It explains what the likes of Rolls-Royce – which made Merlin engines for the Spitfire and Lancaster bomber at its factory near Crewe during the Second World War – and Ford will bring to the table. With many car makers having ground vehicle production to a halt during the Covid-19 pandemic, it helps keep some workers in jobs, although the majority of companies in the UK’s combined effort aren’t taking profits.
Prof Passmore adds: “Car production lines are historically very bespoke, so an assembly line or parts of a production line are tooled up to do a very specific job. If you want to do something different, you would have to start again.
“I think there’s a lot more flexibility in more modern vehicle manufacturing lines, so robots can be reprogrammed to do something different. But having the experience of how to speed up manufacturing and production lines is something car manufacturers could come to very readily.”
How the government is streamlining its regulation to help new ventilator manufacturers
Standing in the way of any innovation in medical devices is a heavy set of regulations, overseen in Europe by national bodies like the UK’s MHRA but ultimately governed by the European Council, which set out new directives in 1993 to ensure high standards for health and safety. Nothing has changed since Brexit in January as Britain remains in a transition period.
The MHRA, formed in 2003, checks every part of the development phase of a product to ensure it’s safe for human use.
Derek Hill, professor of medical imaging science at University College London, explains: “When making a new design for a ventilator, you would typically start with a design you’ve already got and just improve it a bit.
“You might improve it by making it a little bit cheaper, or at a slightly higher spec so you can compete with your competitors.
“But the evolution of medical devices like ventilators is usually a slow and very controlled process.”
Yet, with the race well and truly on to fulfil the huge ventilator shortage as the number of coronavirus cases shoots up every week, manufacturing has needed to proceed much quicker.
Some companies may have to update their design, bringing in or developing new materials to build devices due to the difficulty in getting hold of the usual components.
But the likes of Dyson are also starting again from scratch and aim to get products on the production line within a matter of weeks, not the months and years usually associated with such innovation.
“There are rules about how you check and make sure any medical device, such as a ventilator, is designed and tested properly,” says Prof Hill.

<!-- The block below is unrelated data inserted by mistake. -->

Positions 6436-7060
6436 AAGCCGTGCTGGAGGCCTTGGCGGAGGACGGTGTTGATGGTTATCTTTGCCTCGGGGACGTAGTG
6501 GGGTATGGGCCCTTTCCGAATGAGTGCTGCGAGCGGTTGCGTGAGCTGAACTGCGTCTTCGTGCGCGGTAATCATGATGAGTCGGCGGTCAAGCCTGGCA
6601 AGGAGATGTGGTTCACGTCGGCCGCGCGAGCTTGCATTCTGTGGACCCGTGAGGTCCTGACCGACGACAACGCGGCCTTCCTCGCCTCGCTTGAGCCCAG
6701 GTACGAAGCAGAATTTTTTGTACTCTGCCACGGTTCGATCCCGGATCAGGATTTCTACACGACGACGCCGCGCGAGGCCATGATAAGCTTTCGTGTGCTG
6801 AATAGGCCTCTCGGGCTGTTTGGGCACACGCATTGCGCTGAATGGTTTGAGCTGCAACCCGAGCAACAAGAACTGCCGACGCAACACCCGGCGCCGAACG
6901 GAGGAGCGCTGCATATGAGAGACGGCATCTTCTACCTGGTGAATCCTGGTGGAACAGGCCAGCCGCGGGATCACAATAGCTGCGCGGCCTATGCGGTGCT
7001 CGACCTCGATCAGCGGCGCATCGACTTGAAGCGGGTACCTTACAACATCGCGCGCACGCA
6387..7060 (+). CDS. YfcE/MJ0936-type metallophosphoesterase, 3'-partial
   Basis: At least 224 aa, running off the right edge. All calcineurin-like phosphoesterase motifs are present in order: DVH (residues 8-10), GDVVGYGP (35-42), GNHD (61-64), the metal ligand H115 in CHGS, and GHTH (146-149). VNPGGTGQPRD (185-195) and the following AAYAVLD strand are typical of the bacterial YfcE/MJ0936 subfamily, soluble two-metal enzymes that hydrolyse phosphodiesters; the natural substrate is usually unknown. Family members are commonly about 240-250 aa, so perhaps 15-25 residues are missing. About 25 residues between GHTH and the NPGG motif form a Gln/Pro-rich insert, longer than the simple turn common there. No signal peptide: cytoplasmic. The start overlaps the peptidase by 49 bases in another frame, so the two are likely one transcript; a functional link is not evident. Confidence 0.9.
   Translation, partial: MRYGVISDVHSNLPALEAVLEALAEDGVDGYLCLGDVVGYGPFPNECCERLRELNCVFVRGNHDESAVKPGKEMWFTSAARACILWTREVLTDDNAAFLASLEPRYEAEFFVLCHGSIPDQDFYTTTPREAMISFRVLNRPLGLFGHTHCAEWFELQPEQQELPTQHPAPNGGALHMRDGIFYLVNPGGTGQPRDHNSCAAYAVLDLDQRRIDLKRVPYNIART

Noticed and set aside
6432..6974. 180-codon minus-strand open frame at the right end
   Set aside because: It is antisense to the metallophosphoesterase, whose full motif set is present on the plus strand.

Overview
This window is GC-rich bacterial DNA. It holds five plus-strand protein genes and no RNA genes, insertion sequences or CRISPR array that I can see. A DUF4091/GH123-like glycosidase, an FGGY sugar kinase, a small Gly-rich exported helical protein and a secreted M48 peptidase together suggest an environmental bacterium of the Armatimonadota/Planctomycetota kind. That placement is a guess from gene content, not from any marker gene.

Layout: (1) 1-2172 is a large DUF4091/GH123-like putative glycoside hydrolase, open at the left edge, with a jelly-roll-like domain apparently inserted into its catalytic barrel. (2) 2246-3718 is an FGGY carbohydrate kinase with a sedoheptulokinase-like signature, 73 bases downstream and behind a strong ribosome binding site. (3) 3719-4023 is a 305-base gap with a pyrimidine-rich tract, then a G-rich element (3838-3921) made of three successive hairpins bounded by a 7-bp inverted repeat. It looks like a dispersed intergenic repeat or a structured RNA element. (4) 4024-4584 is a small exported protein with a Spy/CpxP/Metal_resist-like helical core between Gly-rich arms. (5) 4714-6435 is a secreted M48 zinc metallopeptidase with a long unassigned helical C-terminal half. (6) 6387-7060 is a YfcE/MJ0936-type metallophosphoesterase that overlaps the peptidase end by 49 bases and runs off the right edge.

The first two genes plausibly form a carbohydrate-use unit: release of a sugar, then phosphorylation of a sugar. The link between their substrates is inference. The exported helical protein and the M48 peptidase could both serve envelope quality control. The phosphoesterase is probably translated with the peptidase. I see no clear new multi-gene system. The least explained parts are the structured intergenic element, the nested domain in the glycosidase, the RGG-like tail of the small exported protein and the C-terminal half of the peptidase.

“If you want to change the design of a ventilator there’s a whole load of checks you have to do, and normally all these things would take many months.
“For example, from starting a prototype of a new piece of electronics, which has the latest microcontrollers and embedded software, to having the first prototype could take about three or four months minimum.
“After this, it could take another three or four months to do all the technical documentation, and then after that you might be ready to go for formal regulatory approval.”
Manufacturers would have to go through similar testing processes if they change a single component on a device.
With a raft of industries outside medical devices lending a hand to develop ventilators, the government has derogated some of this red tape.
Derogation is a provision in EU regulations that allows for all or part of an assessment to be applied differently – or not at all when there is a public health emergency.
Prof Hill says: “That, in effect, means the government, which is issuing the derogation, takes on some of the risk from the manufacturer.
“Normally the manufacturer of a medical device is legally responsible and could be fined, sued by patients or its directors even thrown in prison if their company has been completely incompetent or dangerous.
“What you are doing with derogation is basically saying the government is taking over that responsibility, because otherwise an established company wouldn’t get involved and rush products out to meet the Covid-19 need.”
In order to adhere to the MHRA guidelines, businesses involved in the VentilatorChallengeUK scheme are strictly following the way the approved manufacturers develop and build their devices.
For example, to build the paraPAC plus ventilator, the assembly lines are using the same system Smiths Group uses to build the device.
Alongside this, the prototype produced by Williams was manufactured and tested at Smiths Group’s plant in Luton, which already has the necessary accreditation.
It’s partnerships like this that have brought together many industries previously alien to each other as they have responded to the government’s call to plug the ventilator gap.
Gtech’s founder Grey may no longer be involved but like many others, he’s proud to have played a part in some small way.
He adds: “We’re in this incredible period where, not since the Second World War, have British lives been affected by a global event like this to such an extent.
“And from my experience, almost everybody has stood up and said ‘if we can, we’ll help, tell us what you want us to do’.”